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Schneider moving western intermodal business to Union Pacific

Carrier said in 10-K from 2020 that its intermodal business was on BNSF and CSX

(Photo: Jim Allen/FreightWaves)

Union Pacific is going to be the intermodal carrier for Schneider National in the western part of the U.S. beginning in 2023.

Union Pacific (NYSE: UPN) announced the agreement Wednesday morning. The relationship will begin in January of next year. 

“Schneider’s intermodal business is a great fit for Union Pacific’s diverse network,” UP Chairman, President and CEO Lance Fritz said in a prepared statement released by the railroad. “We look forward to growing in the intermodal space together.”  

Based on what Schneider (NASDAQ: SNDR) reported in its 10-K annual report for 2020, the deal with Union Pacific will mark a significant shift in its intermodal business. In that report, Schneider reported that its intermodal business’ “primary contracts” were with BNSF and CSX (NASDAQ: CSX). Given that BNSF competes in the West with UP, the new arrangement is likely to be a hit to BNSF’s business.

Darren Field, the president of the intermodal division at J.B. Hunt (NASDAQ: JBHT), made reference to the possible shift on the company’s fourth quarter earnings call Tuesday. “We are aware of another channel that certainly left BNSF and went to Union Pacific, and certainly, that presents an opportunity, I mean, those lifts were occurring on BNSF, we are aligned with BNSF in a growth strategy, we have discussions with BNSF daily about our efforts to grow together and we have a lot of focus in that area in 2022,” Field said.

In that 10-K, Schneider signaled that it was facing possible limitations in its western intermodal business. “One of our competitors has a preferential contractual arrangement with BNSF, which limits the market share and relative profitability of the services we provide through BNSF,” the company wrote in the report. “In certain markets and rail corridors, rail service is limited to a few railroads or even a single railroad due to the lack of competition.”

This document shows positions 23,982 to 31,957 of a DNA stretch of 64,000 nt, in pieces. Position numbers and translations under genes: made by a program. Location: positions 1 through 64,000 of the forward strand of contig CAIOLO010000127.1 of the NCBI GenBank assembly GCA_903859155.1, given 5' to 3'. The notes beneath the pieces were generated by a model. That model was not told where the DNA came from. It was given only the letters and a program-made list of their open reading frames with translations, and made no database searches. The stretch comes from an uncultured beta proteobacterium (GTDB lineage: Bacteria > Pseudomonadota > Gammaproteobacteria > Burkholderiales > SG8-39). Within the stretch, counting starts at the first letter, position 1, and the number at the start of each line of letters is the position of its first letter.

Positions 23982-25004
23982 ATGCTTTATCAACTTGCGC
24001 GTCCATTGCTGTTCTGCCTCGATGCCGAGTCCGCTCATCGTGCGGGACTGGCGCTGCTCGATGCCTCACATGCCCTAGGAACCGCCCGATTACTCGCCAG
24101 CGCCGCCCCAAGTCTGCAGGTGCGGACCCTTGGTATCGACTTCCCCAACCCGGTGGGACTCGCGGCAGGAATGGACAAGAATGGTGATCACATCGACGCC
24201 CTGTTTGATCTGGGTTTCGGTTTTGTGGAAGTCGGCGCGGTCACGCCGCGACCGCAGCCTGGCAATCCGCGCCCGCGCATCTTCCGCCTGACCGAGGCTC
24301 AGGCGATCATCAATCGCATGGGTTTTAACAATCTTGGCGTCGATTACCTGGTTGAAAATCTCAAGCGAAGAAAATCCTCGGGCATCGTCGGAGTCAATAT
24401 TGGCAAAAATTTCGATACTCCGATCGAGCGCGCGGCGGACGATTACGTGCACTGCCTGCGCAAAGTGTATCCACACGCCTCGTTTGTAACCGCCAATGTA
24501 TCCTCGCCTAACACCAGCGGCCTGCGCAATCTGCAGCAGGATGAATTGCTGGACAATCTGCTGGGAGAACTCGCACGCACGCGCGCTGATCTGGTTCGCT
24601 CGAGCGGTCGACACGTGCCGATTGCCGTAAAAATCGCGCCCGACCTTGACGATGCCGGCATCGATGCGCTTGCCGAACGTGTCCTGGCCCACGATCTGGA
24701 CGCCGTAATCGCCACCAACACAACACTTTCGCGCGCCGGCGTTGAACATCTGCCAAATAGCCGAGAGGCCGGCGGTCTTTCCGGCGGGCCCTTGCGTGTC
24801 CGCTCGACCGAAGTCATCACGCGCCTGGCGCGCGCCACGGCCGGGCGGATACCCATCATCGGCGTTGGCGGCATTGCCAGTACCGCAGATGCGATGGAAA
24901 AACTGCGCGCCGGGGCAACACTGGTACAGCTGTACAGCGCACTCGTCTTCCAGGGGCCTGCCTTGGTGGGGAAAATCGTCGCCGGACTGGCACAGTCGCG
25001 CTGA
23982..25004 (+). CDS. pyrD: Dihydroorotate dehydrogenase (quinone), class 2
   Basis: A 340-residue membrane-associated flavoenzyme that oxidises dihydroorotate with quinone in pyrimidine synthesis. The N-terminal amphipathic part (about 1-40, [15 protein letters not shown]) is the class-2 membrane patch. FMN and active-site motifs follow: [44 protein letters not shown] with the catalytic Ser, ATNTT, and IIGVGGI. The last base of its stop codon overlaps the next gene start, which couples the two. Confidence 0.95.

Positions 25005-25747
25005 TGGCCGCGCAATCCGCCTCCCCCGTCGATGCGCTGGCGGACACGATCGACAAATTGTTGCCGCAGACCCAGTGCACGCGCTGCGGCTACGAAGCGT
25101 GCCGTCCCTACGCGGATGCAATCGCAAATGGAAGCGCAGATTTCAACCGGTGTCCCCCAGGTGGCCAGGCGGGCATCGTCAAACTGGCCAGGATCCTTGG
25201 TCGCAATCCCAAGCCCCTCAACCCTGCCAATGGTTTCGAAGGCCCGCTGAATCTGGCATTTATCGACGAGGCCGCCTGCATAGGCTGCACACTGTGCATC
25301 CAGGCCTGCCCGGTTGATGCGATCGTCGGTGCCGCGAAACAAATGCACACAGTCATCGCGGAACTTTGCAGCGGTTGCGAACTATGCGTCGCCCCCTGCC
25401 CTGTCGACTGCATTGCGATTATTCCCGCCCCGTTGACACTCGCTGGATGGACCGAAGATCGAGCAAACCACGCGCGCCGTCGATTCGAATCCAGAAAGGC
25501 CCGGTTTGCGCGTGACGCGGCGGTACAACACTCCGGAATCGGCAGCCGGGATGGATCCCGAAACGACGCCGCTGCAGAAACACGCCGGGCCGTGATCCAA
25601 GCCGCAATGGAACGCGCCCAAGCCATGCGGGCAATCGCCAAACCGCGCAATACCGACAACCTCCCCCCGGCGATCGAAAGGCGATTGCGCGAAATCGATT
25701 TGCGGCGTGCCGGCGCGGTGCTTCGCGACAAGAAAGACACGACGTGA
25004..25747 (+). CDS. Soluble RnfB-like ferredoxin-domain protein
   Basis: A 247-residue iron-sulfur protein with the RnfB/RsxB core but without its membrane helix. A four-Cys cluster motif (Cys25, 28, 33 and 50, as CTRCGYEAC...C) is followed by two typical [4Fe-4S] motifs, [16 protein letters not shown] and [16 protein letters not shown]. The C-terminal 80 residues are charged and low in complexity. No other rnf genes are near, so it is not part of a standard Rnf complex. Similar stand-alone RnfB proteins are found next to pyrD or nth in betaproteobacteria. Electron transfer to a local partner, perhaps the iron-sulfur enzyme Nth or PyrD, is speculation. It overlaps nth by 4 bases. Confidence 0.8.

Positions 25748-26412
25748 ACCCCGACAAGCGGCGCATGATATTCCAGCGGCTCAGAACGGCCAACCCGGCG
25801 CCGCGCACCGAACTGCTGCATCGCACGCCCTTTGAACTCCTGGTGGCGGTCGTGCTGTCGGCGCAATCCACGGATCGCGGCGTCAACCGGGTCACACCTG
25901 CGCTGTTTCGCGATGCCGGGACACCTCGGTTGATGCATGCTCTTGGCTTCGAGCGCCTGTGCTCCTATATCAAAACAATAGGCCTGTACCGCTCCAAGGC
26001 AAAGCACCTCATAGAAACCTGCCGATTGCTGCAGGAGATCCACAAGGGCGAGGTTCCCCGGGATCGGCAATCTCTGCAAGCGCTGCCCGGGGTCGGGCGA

Despite those limitations, Schneider’s intermodal business was strong in 2021, based on nine months’ worth of financial reporting. For the first nine months of last year, the intermodal business reported revenue of $825.5 million, up from $705.4 million in the previous year. Operating income in the segment was $100.6 million for the nine months, exactly doubling from the first nine months of 2020.  

Schneider did not break out intermodal revenues or income based on region. 

“We are excited to have Schneider be a part of our intermodal service offering,” Kenny Rocker, UP’s executive vice president for marketing and sales, said in the statement. “Schneider’s operational excellence and focus on growth, combined with the strength of Union Pacific’s intermodal network are a natural fit.”

FreightWaves will continue to cover this story.

The FREIGHTWAVES TOP 500 For-Hire Carriers list includes Schneider (No. 7) and J.B. Hunt (No. 4).

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John Kingston

John has an almost 40-year career covering commodities, most of the time at S&P Global Platts. He created the Dated Brent benchmark, now the world’s most important crude oil marker. He was Director of Oil, Director of News, the editor in chief of Platts Oilgram News and the “talking head” for Platts on numerous media outlets, including CNBC, Fox Business and Canada’s BNN. He covered metals before joining Platts and then spent a year running Platts’ metals business as well. He was awarded the International Association of Energy Economics Award for Excellence in Written Journalism in 2015. In 2010, he won two Corporate Achievement Awards from McGraw-Hill, an extremely rare accomplishment, one for steering coverage of the BP Deepwater Horizon disaster and the other for the launch of a public affairs television show, Platts Energy Week.